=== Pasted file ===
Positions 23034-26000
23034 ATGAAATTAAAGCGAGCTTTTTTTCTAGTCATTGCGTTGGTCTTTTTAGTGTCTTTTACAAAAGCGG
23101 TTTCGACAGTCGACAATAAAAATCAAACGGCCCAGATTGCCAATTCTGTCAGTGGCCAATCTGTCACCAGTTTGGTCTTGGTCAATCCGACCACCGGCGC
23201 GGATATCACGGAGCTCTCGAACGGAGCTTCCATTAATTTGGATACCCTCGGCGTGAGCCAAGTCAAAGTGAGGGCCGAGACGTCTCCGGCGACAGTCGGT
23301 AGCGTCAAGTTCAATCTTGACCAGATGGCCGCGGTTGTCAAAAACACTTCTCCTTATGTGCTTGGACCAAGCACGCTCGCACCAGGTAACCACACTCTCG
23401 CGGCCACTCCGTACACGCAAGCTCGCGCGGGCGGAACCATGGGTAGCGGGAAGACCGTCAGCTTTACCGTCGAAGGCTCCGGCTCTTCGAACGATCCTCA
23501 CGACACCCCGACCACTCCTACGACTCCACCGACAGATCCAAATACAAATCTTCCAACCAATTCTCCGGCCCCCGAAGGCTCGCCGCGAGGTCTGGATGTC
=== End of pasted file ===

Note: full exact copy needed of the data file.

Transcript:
Positions 23034-26000
23034 ATGAAATTAAAGCGAGCTTTTTTTCTAGTCATTGCGTTGGTCTTTTTAGTGTCTTTTACAAAAGCGG
23101 TTTCGACAGTCGACAATAAAAATCAAACGGCCCAGATTGCCAATTCTGTCAGTGGCCAATCTGTCACCAGTTTGGTCTTGGTCAATCCGACCACCGGCGC
23201 GGATATCACGGAGCTCTCGAACGGAGCTTCCATTAATTTGGATACCCTCGGCGTGAGCCAAGTCAAAGTGAGGGCCGAGACGTCTCCGGCGACAGTCGGT
23301 AGCGTCAAGTTCAATCTTGACCAGATGGCCGCGGTTGTCAAAAACACTTCTCCTTATGTGCTTGGACCAAGCACGCTCGCACCAGGTAACCACACTCTCG
23401 CGGCCACTCCGTACACGCAAGCTCGCGCGGGCGGAACCATGGGTAGCGGGAAGACCGTCAGCTTTACCGTCGAAGGCTCCGGCTCTTCGAACGATCCTCA
23501 CGACACCCCGACCACTCCTACGACTCCACCGACAGATCCAAATACAAATCTTCCAACCAATTCTCCGGCCCCCGAAGGCTCGCCGCGAGGTCTGGATGTC